It’s one hundred years this week since the publication of the first (‘Du côté de chez Swann’) in the seven volumes of ‘À la recherche du temps perdu’. Marcel Proust had started work on it in 1909; in 1913 it made its first appearance in French, and he kept working on it until illness forced him to stop in the autumn of 1922.

At the beginning of 1920, an editor at The Times in London resigned so that he could spend all his time working on the translations of the books into English. C.K. Scott Moncrieff is often co-credited alongside the author because his translation work was so good. Nearly two years later, in the same autumn of 1922 that Proust’s illness incapacitated him, notices appeared that the first title (‘Swann’s Way’) would soon be ready . It also said that the book would be called ‘Remembrance of Things Past’ in the English translation.

This title comes from Shakespeare’s Sonnet 30:

When to the sessions of sweet silent thought
I summon up remembrance of things past,
I sigh the lack of many a thing I sought,
And with old woes new wail my dear time’s waste

There was an immediate controversy about the title. In the sonnet, memory is seen as something associated with recall. The mind is a large warehouse or library of memories and we retrieve them like books from the shelves. Proust, however, was talking about memory as reconstruction. From tiny shards of factual recall, we re-create the experience and effectively “make it up” to be like the first time we had that experience. The word ‘recherche’ can mean search or research, and from a few ingredients we can follow a formula to make something that is rich in detail.

In the famous section when the narrator visits his mother and accepts a cup of tea and a small sponge cake (a ‘petite madeleine’), the taste of the tea and cake brings on a strong sensation of comfort. It doesn’t last – by the third sip the drug is losing it’s potency. But suddenly the memory returns. He is transported back to his childhood and his Aunt’s country house. The “vast structure of recollection” allows him all of this from the smell and taste of small things. My own example is the smell of box hedging. One sniff and I am four years old again standing outside a house in the back-end of rural Cavan where my grandparents once lived. I did not return there for another forty years or so, but when I did, there was the hedging with its distinctive smell, in the precise corner of the garden where I remembered it. Truly, we can all have our madeleine moment.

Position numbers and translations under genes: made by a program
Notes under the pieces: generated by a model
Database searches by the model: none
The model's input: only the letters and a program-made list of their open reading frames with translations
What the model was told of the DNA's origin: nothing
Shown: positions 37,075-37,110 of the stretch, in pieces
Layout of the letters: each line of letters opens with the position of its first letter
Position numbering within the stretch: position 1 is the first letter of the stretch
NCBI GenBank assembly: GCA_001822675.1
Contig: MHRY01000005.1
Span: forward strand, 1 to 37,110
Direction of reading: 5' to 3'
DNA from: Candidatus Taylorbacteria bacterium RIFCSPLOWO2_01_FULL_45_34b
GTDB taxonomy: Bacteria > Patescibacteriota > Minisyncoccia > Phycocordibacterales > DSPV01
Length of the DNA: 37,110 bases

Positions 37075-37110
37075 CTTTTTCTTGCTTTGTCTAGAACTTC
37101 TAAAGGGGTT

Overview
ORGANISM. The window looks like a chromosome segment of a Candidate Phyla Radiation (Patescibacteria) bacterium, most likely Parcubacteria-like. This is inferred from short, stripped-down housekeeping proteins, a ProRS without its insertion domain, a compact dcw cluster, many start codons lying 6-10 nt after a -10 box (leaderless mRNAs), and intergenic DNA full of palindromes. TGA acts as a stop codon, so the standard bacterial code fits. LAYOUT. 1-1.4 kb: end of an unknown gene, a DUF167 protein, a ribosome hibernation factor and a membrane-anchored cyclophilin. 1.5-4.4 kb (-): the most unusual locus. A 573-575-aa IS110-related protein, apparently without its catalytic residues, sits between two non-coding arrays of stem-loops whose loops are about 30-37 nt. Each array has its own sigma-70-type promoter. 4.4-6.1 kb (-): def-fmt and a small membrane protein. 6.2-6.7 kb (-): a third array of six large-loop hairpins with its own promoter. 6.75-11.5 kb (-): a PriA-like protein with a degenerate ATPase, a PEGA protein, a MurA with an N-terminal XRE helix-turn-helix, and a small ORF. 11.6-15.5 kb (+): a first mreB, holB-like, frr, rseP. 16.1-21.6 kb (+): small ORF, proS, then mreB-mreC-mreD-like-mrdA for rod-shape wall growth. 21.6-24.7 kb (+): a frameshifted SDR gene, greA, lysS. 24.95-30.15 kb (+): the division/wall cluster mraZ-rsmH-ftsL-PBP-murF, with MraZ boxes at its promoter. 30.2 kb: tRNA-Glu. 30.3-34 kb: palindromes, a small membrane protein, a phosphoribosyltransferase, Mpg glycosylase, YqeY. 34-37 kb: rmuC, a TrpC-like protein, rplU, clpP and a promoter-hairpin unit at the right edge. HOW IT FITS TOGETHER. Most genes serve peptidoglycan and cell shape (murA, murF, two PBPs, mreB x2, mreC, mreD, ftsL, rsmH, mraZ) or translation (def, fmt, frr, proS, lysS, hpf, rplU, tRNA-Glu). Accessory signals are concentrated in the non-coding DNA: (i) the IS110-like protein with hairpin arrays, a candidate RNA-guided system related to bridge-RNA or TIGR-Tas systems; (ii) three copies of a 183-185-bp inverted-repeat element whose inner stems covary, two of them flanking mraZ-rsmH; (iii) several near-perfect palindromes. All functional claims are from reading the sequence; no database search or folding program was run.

Proust exchanged letters with Moncrieff on the matter. He told him he really wanted to retain the notion of ‘lost time’ which “is found again at the end of the work”. The final volume is ‘Le Temps Retrouvé’. (Time Regained). It was not until 1992 that the English version was renamed: ‘In Search of Lost Time’. Even now, both titles are used.

Sadly, just as Proust died in November 1922 leaving the novel unfinished until 1927; so too Moncrieff died in 1930, leaving Le Temps Retrouvé untranslated. That task was completed by others.

Credits:

http://www.telegraph.co.uk/culture/books/10456997/Whos-afraid-of-Marcel-Proust.html

http://publicdomainreview.org/2013/11/13/lost-in-translation-proust-and-scott-moncrieff/